1901 — Otto Röhm wrote his thesis "On the Polymerization Products of Acrylic Acid." Otto Rohm's research established a new set of polymers that would later become Plexiglas® acrylic.
1907 — Otto Röhm and his friend, Otto Haas, formed a German business partnership that assisted the bating process when turning animal hides into leather.
1908 — An American branch of this partnership opened in Philadelphia, Pennsylvania.
1911 — Röhm and Haas began research in the field of acrylics. This research provided the framework of a sturdy but flexible material that would become Plexiglas® acrylic.
1917 — The US enters World War I against Germany. Fearing confiscation, Dr. Otto Röhm and Mr. Otto Haas successfully convinced the US government that the American division of their company is managed separately from the German division. Rohm and Haas becomes incorporated in Delaware and obtains the North American, South American, and Spanish assets of the old partnership.
1931 — The two companies reach an agreement that permits the incorporated American Rohm and Haas Company to subsidize acrylic research for the German Röhm and Haas in exchange for North American rights to the results.
1933 — By polymerizing raw materials between two pieces of glass, Rohm and Haas invented a transparent and break-resistant material - and it was soon trademarked as Plexiglas® acrylic.
1937 — Rohm and Haas presented Plexiglas® at the
World's Fair in Paris. The exhibit included a transparent violin and won the company the gold medal.
1941 — With the passage of the Lend-Lease Act, Plexiglas® acrylic production skyrocketed. Its sturdy and transparent properties made it excellent for cockpits, windows, and gunner enclosures on aircraft.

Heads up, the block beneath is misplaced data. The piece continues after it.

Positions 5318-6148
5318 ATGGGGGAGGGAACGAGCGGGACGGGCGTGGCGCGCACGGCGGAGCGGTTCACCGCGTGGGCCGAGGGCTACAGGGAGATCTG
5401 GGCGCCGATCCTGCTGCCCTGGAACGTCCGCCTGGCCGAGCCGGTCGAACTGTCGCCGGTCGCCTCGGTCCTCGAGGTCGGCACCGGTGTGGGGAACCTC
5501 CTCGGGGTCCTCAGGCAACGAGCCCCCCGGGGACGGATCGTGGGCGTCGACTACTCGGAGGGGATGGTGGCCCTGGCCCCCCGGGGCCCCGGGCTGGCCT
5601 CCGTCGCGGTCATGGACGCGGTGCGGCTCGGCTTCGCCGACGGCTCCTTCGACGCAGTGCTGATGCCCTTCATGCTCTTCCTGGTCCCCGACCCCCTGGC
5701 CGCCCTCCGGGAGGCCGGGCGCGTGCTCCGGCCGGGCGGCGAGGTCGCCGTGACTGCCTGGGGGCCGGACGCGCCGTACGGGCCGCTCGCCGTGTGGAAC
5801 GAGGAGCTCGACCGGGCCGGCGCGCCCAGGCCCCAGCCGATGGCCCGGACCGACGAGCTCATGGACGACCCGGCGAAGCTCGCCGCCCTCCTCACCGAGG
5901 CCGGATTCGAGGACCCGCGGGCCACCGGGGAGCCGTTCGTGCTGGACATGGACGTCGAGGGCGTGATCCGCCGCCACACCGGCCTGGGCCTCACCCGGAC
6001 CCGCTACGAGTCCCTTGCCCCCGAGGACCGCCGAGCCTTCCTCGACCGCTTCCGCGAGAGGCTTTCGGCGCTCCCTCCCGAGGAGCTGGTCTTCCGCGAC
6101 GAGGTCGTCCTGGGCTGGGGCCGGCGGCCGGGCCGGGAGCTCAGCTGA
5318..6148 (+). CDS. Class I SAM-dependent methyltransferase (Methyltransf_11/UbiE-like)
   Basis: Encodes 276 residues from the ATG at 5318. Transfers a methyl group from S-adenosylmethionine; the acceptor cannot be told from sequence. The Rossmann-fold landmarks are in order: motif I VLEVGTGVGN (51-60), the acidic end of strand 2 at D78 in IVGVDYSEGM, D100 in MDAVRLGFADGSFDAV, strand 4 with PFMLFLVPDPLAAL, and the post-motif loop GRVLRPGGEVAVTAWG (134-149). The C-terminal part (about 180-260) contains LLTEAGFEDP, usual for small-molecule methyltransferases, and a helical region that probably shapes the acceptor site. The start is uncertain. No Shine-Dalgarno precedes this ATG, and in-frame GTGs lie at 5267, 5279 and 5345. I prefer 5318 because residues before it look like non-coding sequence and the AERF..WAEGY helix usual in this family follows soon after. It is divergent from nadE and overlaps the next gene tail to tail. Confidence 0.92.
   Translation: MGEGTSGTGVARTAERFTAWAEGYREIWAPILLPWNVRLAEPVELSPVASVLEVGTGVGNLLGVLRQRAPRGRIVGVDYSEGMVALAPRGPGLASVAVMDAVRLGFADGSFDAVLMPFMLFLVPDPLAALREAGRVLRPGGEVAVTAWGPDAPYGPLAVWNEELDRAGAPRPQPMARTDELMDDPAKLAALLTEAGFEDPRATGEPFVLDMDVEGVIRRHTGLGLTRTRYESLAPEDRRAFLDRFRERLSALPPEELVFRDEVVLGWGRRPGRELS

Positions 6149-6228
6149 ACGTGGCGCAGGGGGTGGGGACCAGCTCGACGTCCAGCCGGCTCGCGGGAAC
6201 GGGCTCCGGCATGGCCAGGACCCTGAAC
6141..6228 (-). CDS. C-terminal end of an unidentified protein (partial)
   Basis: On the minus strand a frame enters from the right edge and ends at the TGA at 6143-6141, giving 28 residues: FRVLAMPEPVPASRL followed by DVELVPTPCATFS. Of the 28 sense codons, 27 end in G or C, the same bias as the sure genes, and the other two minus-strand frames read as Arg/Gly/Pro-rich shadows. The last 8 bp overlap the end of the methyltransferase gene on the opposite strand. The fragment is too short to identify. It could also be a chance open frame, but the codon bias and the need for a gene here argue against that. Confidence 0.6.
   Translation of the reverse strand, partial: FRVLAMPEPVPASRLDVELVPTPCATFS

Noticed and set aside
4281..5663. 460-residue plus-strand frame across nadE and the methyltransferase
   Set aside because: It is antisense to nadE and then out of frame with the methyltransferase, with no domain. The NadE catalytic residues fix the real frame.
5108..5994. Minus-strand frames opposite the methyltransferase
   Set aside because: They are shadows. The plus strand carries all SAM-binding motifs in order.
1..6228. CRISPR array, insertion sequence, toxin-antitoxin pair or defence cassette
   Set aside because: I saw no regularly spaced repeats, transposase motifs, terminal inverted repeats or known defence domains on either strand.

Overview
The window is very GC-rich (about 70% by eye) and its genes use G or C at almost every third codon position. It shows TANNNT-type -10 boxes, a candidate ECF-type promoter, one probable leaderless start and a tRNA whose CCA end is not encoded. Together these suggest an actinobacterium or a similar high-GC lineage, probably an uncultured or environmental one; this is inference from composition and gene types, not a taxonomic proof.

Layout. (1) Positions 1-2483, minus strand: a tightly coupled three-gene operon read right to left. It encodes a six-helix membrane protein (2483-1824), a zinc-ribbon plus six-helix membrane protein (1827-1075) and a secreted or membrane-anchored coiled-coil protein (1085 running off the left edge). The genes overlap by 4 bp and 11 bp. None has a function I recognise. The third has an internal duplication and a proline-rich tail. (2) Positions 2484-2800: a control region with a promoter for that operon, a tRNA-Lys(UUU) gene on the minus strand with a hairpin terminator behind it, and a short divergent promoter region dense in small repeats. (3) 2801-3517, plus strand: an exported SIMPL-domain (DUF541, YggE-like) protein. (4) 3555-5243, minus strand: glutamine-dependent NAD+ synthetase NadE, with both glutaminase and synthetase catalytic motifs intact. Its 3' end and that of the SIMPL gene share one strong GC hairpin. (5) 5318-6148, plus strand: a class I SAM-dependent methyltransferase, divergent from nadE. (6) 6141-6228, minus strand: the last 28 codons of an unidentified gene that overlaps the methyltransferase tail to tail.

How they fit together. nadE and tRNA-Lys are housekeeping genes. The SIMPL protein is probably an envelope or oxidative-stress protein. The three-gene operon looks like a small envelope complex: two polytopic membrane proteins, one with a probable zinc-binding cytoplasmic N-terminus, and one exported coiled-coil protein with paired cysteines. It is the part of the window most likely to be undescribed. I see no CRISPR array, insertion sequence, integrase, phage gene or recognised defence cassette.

1945 — By the conclusion of World War II, Rohm and Haas Company was, for the first time, completely dependent on its own research for the development of new products and innovations.
1947 — The sudden ending of the war meant that the largest customers of Plexiglas® acrylic - aircraft manufacturers - were no longer buying large amounts of acrylic sheet. Sales dipped, and the largest market for Plexiglas® acrylic consisted of three jukebox manufacturers.
1949 — Sales of Plexiglas® acrylic were steadily increasing. Businesses found Plexiglas® acrylic useful in products like automobile taillights and illuminated, colored signs. Architects also utilized Plexiglas® acrylic for lighting fixtures and skylights.
1951 — With the onset of the Korean War, Plexiglas® acrylic was again used for cockpits and windows on military aircraft. However, the use of Plexiglas® acrylic was growing in the consumer market - everyday items like hair dryers, shavers, and glasses created a demand for the durable acrylic.
1958 — Rohm and Haas Company was now marketing Plexiglas® acrylic as well as its other products, in foreign markets. By 1958, plants and offices were scattered throughout Europe, Canada, and Mexico.
1965 — Acrylics sales skyrocketed during the first half of the 1960s. Plexiglas® acrylic was now a dominant force in the illuminated sign market and had an excellent reputation with architectural products.
1968 — Rohm and Haas Company began manufacturing Plexiglas® acrylic resins in Louisville, KY. Other resin plants would soon open in other cities throughout North America.
1975 — By the mid-1970s, plants and research centers were operating throughout North America, Europe, Latin America, and the Pacific. Plexiglas® acrylic was being sold to businesses and governments throughout the world.
1992 — Elf Atochem S.A. in France and Rohm and Haas Company in the United States formed a global joint venture called AtoHaas. In the United States the company was called AtoHaas Americas Inc.
1998 — Elf Atochem S.A. acquired full ownership of AtoHaas from Rohm and Haas Company. In the United States, Elf Atochem North America, Inc. acquired full ownership of AtoHaas Americas Inc. The new division was named Atoglas and continued operations at sheet and resin plants in Bristol, PA; Kensington, CT; Louisville, KY, and Matamoros, Mexico.
1999 — AtoHaas Americas Inc. merged into Elf Atochem North America, Inc., becoming a business group called Atoglas.
2000 — Elf Atochem North America, Inc. changed its name to ATOFINA Chemicals, Inc. (Atoglas was unaffected by the change.)
2004 — ATOFINA Chemicals, Inc. changed its name to Arkema Inc. (Atoglas was unaffected by the change.)
2005 — Atoglas becomes Altuglas International. In North America and Latin America, the acrylic products are trademarked under Plexiglas® acrylic resin and sheet. In the Asia-Pacific region, Europe, Africa, and the Middle East, the acrylic products are trademarked as Altuglas® resin and sheet.